On Tuesday, with budget gridlock threatening to bring deeper cuts to safety net programs just in time for the 50th anniversary of the War on Poverty, attendees at a Center for American Progress (CAP) event on anti-poverty programs got to meet Chelsey Hagy, a nurse from southwestern Virginia who says her current economic security would likely have been impossible without a spate of public assistance programs that were there for her when she needed them.
Hagy was working two part-time jobs and living in public housing when her first son was born. “With the assistance I received from food stamps, WIC, and TANF [Temporary Assistance for Needy Families], I was able to feed my son and purchase diapers, formula, and clothes each month,” she told attendees at an event marking the release of the Half In Ten report. Then, eight months into the boy’s life, he was diagnosed with a genetic syndrome called Fragile X that required extensive and costly medical care. The physical, occupational, speech, and behavioral therapy the child needs to deal with the development disorder would have been impossible for Hagy to afford were it not for Medicaid. “Had I not had that resource, he would not have gotten the required amount of therapy he needed, which would have put him further and further behind,” she told ThinkProgress in an interview. Today, her eldest son is in a special ed kindergarten class with a teacher he loves.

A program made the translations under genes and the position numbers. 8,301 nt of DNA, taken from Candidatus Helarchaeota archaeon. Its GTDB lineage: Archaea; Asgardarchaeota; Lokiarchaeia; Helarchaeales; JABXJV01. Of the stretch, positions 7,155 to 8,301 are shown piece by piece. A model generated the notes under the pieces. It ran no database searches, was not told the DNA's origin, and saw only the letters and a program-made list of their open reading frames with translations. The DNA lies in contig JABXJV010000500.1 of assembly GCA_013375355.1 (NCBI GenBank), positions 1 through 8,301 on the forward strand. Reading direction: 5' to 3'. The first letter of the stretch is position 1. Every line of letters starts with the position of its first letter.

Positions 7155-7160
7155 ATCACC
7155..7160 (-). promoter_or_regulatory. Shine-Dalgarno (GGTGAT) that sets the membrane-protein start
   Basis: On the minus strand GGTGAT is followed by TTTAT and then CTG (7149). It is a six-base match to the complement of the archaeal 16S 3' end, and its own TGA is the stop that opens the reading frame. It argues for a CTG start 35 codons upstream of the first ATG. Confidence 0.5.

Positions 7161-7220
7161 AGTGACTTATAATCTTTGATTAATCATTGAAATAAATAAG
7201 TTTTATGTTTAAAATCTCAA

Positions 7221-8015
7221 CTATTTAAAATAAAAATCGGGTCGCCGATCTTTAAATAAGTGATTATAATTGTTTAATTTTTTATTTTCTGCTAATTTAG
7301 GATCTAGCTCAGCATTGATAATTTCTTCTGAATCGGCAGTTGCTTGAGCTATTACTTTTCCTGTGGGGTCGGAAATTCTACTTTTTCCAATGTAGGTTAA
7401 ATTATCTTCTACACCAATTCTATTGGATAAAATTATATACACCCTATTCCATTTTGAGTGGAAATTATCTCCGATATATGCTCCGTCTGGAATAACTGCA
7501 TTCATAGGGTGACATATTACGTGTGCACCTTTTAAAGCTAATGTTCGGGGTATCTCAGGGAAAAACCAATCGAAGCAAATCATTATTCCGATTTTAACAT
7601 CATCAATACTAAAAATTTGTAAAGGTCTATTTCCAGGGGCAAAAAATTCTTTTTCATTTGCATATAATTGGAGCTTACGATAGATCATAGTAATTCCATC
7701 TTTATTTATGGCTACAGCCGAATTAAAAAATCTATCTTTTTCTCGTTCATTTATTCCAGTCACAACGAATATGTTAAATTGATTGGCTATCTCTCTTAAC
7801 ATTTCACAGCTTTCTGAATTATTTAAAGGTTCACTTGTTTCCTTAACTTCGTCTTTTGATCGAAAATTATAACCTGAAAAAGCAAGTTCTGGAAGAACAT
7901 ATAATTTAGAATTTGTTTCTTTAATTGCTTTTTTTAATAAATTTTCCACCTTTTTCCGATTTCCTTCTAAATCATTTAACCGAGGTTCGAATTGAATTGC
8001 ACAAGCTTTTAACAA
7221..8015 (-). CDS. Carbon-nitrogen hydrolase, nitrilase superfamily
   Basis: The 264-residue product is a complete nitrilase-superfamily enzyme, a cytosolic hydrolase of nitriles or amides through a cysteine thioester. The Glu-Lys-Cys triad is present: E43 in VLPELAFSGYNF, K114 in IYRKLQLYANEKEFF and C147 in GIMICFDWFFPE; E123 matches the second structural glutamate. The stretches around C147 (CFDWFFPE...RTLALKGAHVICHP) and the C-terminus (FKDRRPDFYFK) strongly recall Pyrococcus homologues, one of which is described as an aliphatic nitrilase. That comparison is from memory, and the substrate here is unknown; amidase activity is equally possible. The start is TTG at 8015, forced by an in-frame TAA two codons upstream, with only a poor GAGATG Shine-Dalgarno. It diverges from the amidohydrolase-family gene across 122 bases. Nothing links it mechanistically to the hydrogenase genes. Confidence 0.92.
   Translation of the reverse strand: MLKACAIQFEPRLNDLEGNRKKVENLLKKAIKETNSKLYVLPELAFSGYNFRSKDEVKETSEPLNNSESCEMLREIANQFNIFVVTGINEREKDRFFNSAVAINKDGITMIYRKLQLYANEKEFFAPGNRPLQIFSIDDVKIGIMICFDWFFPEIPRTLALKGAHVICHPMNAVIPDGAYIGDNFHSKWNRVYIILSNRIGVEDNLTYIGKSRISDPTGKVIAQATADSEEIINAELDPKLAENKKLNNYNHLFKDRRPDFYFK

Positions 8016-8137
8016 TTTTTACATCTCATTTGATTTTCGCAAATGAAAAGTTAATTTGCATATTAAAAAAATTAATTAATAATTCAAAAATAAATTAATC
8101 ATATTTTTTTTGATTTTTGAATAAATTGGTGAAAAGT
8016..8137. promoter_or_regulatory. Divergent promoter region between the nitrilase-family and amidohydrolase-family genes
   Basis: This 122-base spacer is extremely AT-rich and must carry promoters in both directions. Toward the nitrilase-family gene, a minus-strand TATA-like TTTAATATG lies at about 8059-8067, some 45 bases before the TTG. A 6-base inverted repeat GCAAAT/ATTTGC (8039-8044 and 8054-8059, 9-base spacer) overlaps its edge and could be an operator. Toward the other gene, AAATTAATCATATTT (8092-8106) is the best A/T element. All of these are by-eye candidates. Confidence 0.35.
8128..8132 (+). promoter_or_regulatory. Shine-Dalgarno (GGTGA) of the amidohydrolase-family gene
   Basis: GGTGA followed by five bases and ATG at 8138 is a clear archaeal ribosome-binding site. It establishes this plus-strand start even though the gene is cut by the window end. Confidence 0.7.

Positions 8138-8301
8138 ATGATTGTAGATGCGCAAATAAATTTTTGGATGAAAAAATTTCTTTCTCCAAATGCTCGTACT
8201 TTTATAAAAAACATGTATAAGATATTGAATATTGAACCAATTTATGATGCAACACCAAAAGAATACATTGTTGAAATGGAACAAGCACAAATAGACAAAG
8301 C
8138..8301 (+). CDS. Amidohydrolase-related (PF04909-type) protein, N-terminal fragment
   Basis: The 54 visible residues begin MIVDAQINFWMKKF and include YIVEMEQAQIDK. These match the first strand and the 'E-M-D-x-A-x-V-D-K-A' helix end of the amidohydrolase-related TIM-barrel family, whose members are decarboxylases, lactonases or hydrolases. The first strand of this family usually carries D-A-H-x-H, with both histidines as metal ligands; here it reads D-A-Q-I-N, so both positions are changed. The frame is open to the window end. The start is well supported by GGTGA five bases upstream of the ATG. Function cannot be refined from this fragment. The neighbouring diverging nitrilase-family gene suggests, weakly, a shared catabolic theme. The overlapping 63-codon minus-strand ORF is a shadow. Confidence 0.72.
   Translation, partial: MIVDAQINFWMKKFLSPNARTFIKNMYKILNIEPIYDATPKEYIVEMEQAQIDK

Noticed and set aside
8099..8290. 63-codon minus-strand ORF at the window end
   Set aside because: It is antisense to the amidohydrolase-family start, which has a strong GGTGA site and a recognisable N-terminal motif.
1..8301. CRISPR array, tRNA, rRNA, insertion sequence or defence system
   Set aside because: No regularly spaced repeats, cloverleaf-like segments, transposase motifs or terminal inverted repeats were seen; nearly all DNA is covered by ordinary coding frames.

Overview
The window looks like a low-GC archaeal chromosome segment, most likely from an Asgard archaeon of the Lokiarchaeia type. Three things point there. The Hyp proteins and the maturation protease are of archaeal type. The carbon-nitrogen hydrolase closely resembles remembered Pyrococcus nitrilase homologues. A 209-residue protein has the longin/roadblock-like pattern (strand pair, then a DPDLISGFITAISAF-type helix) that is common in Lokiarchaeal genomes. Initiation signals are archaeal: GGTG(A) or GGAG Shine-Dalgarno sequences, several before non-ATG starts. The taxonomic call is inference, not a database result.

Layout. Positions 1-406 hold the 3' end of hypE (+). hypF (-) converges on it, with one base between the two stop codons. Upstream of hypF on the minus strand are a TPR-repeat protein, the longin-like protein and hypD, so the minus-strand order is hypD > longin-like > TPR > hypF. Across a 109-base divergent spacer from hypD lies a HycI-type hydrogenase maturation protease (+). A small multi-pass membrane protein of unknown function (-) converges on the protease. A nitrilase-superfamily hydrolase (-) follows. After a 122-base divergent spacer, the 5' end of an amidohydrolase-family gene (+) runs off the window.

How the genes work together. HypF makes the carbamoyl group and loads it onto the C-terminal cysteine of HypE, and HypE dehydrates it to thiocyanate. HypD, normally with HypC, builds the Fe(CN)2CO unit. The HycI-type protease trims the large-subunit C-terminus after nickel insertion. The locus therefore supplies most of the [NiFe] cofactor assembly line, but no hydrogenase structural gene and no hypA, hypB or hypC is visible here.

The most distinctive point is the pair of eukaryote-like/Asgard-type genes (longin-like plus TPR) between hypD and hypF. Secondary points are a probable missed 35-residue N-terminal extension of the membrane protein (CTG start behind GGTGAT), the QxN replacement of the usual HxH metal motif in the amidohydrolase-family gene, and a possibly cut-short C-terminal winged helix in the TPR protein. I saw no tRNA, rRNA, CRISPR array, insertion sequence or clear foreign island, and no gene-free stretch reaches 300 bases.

A couple years after her special needs son was born, he got a little brother. By then Hagy was enrolled in nursing school, which she completed despite her husband leaving her with the children. The kids attended Head Start while Chelsey went to school, and when her financial aid ran out she found out she could get tuition assistance through a publicly funded Workforce Development Program through People, Incorporated. The program “helped me by providing the cost of my tuition, books, uniforms, shoes, lab coat, stethoscope, state board exam fees” and the like, Hagy said. She graduated Virginia Highlands Community College in May and became a state licensed nurse in June.
“Today, I am proud to say that I hold a Cardiac Nurse position with Advance Cardiac Life Support Licensure at Mountain States Health Alliance in Abingdon,” Hagy said. “My children and I are doing great; we are no longer receiving any government assistance. I am now remarried and recently purchased my first home. I cannot imagine where my life would be now, if it were not for the support and the opportunities that were given to me.”
Hagy is far from alone, as a report released Tuesday by CAP’s Half In Ten anti-poverty project notes. The programs that made Hagy’s story possible save millions from abject poverty each year.